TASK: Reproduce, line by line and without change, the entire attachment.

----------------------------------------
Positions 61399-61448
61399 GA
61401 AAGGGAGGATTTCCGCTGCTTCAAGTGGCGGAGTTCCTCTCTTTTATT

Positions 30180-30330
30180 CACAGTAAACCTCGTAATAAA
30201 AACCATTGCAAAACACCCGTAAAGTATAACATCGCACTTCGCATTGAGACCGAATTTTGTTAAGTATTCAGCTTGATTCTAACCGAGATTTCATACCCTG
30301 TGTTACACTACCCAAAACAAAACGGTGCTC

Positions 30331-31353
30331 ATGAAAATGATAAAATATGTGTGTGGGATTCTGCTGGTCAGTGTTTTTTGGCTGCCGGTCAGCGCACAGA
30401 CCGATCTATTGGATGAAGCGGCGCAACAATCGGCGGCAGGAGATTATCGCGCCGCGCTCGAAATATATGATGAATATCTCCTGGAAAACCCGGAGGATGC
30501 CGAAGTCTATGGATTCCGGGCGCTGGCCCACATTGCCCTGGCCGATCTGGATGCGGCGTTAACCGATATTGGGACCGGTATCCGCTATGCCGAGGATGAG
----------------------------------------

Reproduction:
Positions 61399-61448
61399 GA
61401 AAGGGAGGATTTCCGCTGCTTCAAGTGGCGGAGTTCCTCTCTTTTATT

Positions 30180-30330
30180 CACAGTAAACCTCGTAATAAA
30201 AACCATTGCAAAACACCCGTAAAGTATAACATCGCACTTCGCATTGAGACCGAATTTTGTTAAGTATTCAGCTTGATTCTAACCGAGATTTCATACCCTG
30301 TGTTACACTACCCAAAACAAAACGGTGCTC

Positions 30331-31353
30331 ATGAAAATGATAAAATATGTGTGTGGGATTCTGCTGGTCAGTGTTTTTTGGCTGCCGGTCAGCGCACAGA
30401 CCGATCTATTGGATGAAGCGGCGCAACAATCGGCGGCAGGAGATTATCGCGCCGCGCTCGAAATATATGATGAATATCTCCTGGAAAACCCGGAGGATGC
30501 CGAAGTCTATGGATTCCGGGCGCTGGCCCACATTGCCCTGGCCGATCTGGATGCGGCGTTAACCGATATTGGGACCGGTATCCGCTATGCCGAGGATGAG